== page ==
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Monroe Silver
Silver c. 1922
Silver c. 1922
Background information
Born(1875-12-21)December 21, 1875
DiedMay 3, 1947(1947-05-03) (aged 71)
Occupation(s)Actor, Singer, Comedian
LabelsRegal Records, Columbia

Monroe Silver (December 21, 1875 – May 3, 1947) was an American actor and singer who was also a comedian and monologist using a Jewish dialect-accent in his performances.


For various record labels, he recorded 78rpm discs of parodies like "Cohen on the Telephone" and "Cohen Phones to His Friend Levy". Joe Hayman first recorded the monologue "Cohen on the Telephone" in London in July 1913 for Regal Records and released in the U.S. by Columbia Records.[1]

Lee De Forest recorded Silver doing "Cohen on the Telephone" for the DeForest Phonofilm sound-on-film process. The film premiered as Monroe Silver, Famed Monologist with 17 other Phonofilm short films at the Rivoli Theater in New York City on 15 April 1923. This film is now in the Maurice Zouary collection at the Library of Congress. From 1925 to 1935, Silver appeared on The Goodrich Silvertown Orchestra radio show.[2][3]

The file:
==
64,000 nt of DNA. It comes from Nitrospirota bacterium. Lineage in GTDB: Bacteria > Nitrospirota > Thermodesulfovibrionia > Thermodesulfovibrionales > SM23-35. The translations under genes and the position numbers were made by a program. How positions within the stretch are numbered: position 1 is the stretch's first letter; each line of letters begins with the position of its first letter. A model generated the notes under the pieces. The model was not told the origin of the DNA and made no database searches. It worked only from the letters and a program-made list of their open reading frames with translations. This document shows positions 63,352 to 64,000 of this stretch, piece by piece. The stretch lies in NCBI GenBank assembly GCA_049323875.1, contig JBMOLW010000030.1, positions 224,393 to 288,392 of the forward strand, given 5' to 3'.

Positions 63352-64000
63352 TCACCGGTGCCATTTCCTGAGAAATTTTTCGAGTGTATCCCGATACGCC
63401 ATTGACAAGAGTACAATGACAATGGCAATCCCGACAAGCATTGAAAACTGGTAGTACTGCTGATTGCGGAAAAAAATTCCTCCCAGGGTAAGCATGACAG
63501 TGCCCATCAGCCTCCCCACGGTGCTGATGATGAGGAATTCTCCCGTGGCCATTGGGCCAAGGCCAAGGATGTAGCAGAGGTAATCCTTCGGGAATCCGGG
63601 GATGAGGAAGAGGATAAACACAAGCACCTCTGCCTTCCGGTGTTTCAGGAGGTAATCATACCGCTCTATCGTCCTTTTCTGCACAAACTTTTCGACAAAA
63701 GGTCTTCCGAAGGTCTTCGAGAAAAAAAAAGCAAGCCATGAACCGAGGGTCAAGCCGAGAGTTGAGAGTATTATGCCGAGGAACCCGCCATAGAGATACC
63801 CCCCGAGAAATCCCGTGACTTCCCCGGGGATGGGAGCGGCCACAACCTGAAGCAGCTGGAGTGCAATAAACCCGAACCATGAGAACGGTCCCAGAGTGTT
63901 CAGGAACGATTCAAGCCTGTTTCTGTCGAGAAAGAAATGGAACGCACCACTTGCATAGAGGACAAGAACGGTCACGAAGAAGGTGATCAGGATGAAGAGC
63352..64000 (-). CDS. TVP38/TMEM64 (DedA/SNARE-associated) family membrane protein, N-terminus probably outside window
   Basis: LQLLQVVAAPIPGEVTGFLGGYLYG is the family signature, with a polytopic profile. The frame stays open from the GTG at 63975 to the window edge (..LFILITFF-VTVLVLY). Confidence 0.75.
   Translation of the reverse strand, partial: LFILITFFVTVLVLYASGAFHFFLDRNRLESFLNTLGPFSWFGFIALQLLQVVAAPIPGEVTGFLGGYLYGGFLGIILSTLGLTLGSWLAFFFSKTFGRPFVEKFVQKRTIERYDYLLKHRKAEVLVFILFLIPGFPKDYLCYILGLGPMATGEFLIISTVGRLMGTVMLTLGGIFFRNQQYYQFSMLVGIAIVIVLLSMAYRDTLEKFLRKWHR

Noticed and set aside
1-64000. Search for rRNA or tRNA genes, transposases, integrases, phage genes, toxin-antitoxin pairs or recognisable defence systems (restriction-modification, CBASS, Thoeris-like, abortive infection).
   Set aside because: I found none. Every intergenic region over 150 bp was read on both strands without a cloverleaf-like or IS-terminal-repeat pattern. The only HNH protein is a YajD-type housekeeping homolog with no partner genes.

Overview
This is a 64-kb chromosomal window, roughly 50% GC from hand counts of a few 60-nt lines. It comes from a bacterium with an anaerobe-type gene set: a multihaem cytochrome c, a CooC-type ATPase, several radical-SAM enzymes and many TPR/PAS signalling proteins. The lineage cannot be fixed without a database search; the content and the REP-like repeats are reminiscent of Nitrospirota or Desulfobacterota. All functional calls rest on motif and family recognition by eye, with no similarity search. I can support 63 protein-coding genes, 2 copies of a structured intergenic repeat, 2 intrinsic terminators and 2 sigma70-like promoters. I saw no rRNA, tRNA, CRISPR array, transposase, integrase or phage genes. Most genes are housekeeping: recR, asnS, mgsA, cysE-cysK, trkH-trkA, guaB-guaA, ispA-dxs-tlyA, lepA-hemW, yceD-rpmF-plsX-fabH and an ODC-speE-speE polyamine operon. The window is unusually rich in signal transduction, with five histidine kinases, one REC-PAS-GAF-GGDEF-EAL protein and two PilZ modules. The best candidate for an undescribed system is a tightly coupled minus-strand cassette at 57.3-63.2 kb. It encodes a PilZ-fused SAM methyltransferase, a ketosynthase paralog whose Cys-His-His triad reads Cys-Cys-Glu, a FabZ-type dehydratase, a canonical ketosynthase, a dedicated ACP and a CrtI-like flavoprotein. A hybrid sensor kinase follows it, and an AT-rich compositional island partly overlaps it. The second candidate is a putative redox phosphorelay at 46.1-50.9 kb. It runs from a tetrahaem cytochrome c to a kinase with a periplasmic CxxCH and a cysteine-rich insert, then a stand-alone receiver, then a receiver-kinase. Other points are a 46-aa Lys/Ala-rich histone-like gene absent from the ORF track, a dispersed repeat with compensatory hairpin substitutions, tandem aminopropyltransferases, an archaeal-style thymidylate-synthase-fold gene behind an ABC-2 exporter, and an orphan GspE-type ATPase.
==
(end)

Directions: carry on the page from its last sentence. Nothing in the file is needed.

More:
With Silver's Jewish/Yiddish accent, words like "What are you doing?" came out as "Vot arrr you doink?" Some performers like Barney Bernard and Louis Mann tried to imitate him in the early 1920s, while Silver himself adapted the monologues of British vaudevillian Joe Hayman and others.[4] Silver made many recordings with Billy Murray, as an Irish and Jewish dialect combo "Casey and Cohen". Their last recording together was on February 11, 1943, for Beacon Records.

See also


  1. ^ "FAU Judaica Sound Archives - 78-rpm List (Jewish Music)". 1913-07-05. Archived from the original on 2012-03-13. Retrieved 2012-01-10.
  2. ^ "Monroe Silver". Retrieved January 16, 2020.
  3. ^ "Silent Era : Progressive Silent Film List". Retrieved January 16, 2020.
  4. ^ "The No. 1 Record of September 1914". Archived from the original on 2015-03-07. Retrieved 2014-03-04.